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First Lathe - Colchester Triumph (1960s roundhead) vs Warco WM250v

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Michael Smith 2610/03/2022 11:18:10
34 forum posts
6 photos

Hi,

Hope you don't mind me popping in for some advice - I'm looking to get into machining and am on the market for my first lathe. I'm considering two options at the moment:

1. A 5hp 1960s 7.5" Colchester Triumph lathe for c. £2500 - including a 3 jaw, 4 jaw and flat face chuck, a couple of steadies, centres, chucks and a bunch of tooling.
2. A new Warco WM 250v which I'd then have to purchase everything else for.

Obviously they're pretty different machines but I'm torn as it's a big investment. I saw the Colchester in action, really liked the seller and it's a beautiful machine but I'm not confident of the issues I should be looking for.

Benefits are it's got a lot of tooling, it's a much bigger machine with plenty of room to grow into it. I can easily get 3 phase at my property and also have the space for it.

I had a quick demo of the machine - and my one concern is the quality of the finish on the demo piece wasn't brilliant - felt rough to the touch with obvious lines in the finish. But it was done quickly with a carbide tipped cutter which the owner said was fairly worn - I can easily go back for a second demo and am wondering if it's worth asking to see the finish when using a freshly ground HSS cutter?

My questions are:

- What should I be looking out for as someone who's inexperienced with lathes?
- If I did need to get the ways reground how difficult/expensive would it be to get that done?
- What are the things that would make it an absolute no go in terms of purchase?

Thanks,

Mike

Thor 🇳🇴10/03/2022 15:26:24
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1632 forum posts
46 photos

Hi Mike,

Welcome to the forum. If the Colchester is in good condition I would say buy it. The problem with such an old lathe is you don't know what kind of life it has had, and how much repair/restoration is needed. If you could get someone with more experience to check it out for you that would give you more information.

Thor

Dave Halford10/03/2022 16:09:01
2054 forum posts
23 photos

Did he turn something parallel and measure each end for you?

Michael Smith 2610/03/2022 16:54:46
34 forum posts
6 photos

Thanks for the responses:

I did get an oral history of the lathe - it apparently had fairly light use in a workshop for most of its life then went to the home of one of the staff when the workshop shut down. The current owner purchased it about 3 years ago. There wasn't an ounce of rust on it, it was well oiled everywhere but did look like it had been repainted at some point.

He didn't turn something parallel for me and measure each end - was just a short length of 1" thick rod that was turned down a couple of thousands about an inch down its length. I can definitely ask him to turn something parallel and have a set of Mitutoyo vernier calipers I can take to get a measurement at each end. Just purchased a basic DTI with a mag base as well I could take with me.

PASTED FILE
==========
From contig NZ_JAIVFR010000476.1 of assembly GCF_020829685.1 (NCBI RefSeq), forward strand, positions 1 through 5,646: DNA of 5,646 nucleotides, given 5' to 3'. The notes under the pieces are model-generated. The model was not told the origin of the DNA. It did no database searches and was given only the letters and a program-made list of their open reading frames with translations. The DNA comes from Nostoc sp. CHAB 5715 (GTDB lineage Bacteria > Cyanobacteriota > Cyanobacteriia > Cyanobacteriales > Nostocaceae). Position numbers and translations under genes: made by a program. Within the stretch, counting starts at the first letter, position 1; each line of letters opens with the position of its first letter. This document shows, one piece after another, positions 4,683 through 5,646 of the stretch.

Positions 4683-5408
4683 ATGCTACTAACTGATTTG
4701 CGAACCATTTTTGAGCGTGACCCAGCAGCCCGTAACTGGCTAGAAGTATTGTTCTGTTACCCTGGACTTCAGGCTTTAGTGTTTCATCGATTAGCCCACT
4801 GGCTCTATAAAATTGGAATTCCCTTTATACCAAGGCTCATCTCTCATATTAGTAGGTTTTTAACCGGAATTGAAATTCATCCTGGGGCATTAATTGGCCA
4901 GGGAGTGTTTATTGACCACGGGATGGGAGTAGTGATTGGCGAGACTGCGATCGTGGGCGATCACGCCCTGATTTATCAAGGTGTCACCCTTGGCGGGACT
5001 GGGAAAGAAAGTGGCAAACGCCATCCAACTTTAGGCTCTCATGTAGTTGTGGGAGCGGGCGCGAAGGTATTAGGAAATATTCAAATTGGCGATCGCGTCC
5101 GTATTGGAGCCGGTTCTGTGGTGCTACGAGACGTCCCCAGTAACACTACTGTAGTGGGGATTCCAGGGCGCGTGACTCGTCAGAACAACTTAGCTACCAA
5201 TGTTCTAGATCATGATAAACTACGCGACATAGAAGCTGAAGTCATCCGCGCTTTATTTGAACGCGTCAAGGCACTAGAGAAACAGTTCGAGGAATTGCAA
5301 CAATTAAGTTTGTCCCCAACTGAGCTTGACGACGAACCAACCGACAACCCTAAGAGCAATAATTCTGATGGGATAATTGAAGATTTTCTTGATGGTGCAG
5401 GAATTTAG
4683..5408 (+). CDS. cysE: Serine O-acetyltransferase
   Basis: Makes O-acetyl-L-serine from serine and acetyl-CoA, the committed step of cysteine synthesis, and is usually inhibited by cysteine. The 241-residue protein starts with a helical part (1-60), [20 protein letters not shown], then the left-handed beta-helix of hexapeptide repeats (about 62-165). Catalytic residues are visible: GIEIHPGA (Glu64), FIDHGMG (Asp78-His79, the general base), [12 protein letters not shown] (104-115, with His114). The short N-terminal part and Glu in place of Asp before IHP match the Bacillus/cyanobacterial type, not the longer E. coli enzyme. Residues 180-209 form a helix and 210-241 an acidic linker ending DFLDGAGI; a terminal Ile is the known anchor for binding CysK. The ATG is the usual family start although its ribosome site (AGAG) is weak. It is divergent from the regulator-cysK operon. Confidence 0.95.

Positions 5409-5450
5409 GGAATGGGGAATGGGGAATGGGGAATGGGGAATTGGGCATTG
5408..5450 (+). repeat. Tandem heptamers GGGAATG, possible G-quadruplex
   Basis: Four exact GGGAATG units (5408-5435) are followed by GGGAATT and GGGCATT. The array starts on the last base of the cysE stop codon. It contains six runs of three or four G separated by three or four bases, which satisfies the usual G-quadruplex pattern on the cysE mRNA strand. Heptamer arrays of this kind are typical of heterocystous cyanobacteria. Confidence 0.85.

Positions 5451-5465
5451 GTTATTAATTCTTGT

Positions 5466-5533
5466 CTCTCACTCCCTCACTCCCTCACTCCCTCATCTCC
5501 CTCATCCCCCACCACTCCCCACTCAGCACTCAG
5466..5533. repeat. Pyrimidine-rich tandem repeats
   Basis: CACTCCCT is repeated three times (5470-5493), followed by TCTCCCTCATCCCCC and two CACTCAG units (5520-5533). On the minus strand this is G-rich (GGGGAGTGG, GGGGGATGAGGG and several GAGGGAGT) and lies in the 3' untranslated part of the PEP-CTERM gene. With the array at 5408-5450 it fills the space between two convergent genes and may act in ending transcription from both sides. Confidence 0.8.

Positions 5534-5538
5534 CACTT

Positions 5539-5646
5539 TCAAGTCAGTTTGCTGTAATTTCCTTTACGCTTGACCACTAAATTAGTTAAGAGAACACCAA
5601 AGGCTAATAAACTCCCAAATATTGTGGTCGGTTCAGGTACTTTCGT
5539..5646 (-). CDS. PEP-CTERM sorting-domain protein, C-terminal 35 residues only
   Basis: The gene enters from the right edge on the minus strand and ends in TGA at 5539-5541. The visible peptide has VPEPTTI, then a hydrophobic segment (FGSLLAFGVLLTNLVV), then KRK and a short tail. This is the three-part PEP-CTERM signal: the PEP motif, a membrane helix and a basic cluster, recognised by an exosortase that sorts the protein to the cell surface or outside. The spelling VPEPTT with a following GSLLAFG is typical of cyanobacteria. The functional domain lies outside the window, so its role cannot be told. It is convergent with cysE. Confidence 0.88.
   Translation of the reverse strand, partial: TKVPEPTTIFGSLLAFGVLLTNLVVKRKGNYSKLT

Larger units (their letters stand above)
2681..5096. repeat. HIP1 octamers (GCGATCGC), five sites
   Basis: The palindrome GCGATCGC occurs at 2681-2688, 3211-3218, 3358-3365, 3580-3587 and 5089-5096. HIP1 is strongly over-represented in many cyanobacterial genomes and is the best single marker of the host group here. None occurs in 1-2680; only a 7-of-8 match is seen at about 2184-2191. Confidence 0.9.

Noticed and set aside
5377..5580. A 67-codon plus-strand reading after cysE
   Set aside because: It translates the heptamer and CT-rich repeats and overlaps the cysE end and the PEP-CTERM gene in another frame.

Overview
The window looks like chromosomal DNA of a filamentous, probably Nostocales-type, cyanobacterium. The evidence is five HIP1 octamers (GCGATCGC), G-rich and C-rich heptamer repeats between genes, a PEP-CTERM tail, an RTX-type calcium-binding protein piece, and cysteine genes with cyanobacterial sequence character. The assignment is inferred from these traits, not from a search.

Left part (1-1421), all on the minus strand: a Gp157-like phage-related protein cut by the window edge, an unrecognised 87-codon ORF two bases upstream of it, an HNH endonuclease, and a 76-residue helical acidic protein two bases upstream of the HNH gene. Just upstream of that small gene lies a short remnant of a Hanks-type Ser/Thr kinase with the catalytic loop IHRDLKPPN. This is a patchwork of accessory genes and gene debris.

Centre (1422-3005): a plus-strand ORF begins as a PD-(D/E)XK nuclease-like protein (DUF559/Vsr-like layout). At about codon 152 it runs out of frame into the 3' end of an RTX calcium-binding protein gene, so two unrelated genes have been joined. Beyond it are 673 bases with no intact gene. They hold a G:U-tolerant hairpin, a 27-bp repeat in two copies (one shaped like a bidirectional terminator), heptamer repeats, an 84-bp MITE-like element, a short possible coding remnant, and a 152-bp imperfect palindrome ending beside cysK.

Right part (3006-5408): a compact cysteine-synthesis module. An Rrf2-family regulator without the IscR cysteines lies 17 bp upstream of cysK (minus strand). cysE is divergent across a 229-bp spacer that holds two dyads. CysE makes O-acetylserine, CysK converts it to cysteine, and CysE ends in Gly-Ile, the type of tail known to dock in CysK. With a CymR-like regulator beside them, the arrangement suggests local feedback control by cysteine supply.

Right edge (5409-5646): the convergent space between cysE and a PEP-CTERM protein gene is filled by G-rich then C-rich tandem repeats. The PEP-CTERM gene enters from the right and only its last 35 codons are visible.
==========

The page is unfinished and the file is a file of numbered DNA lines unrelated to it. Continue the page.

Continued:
I'll attach a couple of pics I snapped - stupidly didn't get any good shots of the ways although you can sort of make them out in a couple of pics.

Edited By Michael Smith 26 on 10/03/2022 16:55:41

JasonB10/03/2022 17:03:51
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Moderator
22764 forum posts
2656 photos
1 articles

A couple of thou cut with a worn insert would not have been the ideal test. Better to take a decent cut with one and a lighter with some HSS.

Try to see it running in all gears under load and also with the power feeds to check they work and there are no nasty noises.

As for accessories make sure they include the hard to get ones like fixed & traveling steady, spindle sleeve (if it had one), full set of change gears, etc. The odd chuck or tool post is easily replaced but lathe specific ones less so

Michael Smith 2610/03/2022 17:05:20
34 forum posts
6 photos

img_7815.jpg

Shot of the turned down rod - couple of points on this:

It was turned down twice, the first go left a pretty rough finish with the carbide tip. I asked if it was possible to achieve a better finish and he swapped the tip around and tried with a different point - this did leave a slightly smoother finish but on that run a small groove appeared which is visible in the shot. Such a visible groove didn't appear in the first turning.

He then demonstrated polishing the piece with a bit of sandpaper and emory - the shot shows the rod after polishing - unfortunately don't have a pic of it prior to polishing.

img_7816.jpg

img_7817.jpg

img_7818.jpg

img_7819.jpg

img_7820.jpg

Michael Smith 2610/03/2022 17:06:57
34 forum posts
6 photos

It did have a fixed and travelling steady - I was able to see the lathe running through most of the gearing and sounded OK - no nasty noises and honestly quieter than I was expecting.

Not sure on the change gears - will ask on that one.

Thanks for the advice!

Nicholas Wheeler 110/03/2022 17:09:20
930 forum posts
87 photos

A lathe like that should easily manage that finish straight off the tool.

While I have, and like, a WM250, in your circumstances I would buy the Colchester.

Michael Smith 2610/03/2022 17:11:09
34 forum posts
6 photos

Power feeds were definitely working too - forgot that in my last post. As was the coolant pump.

Tony Pratt 110/03/2022 17:16:28
1967 forum posts
12 photos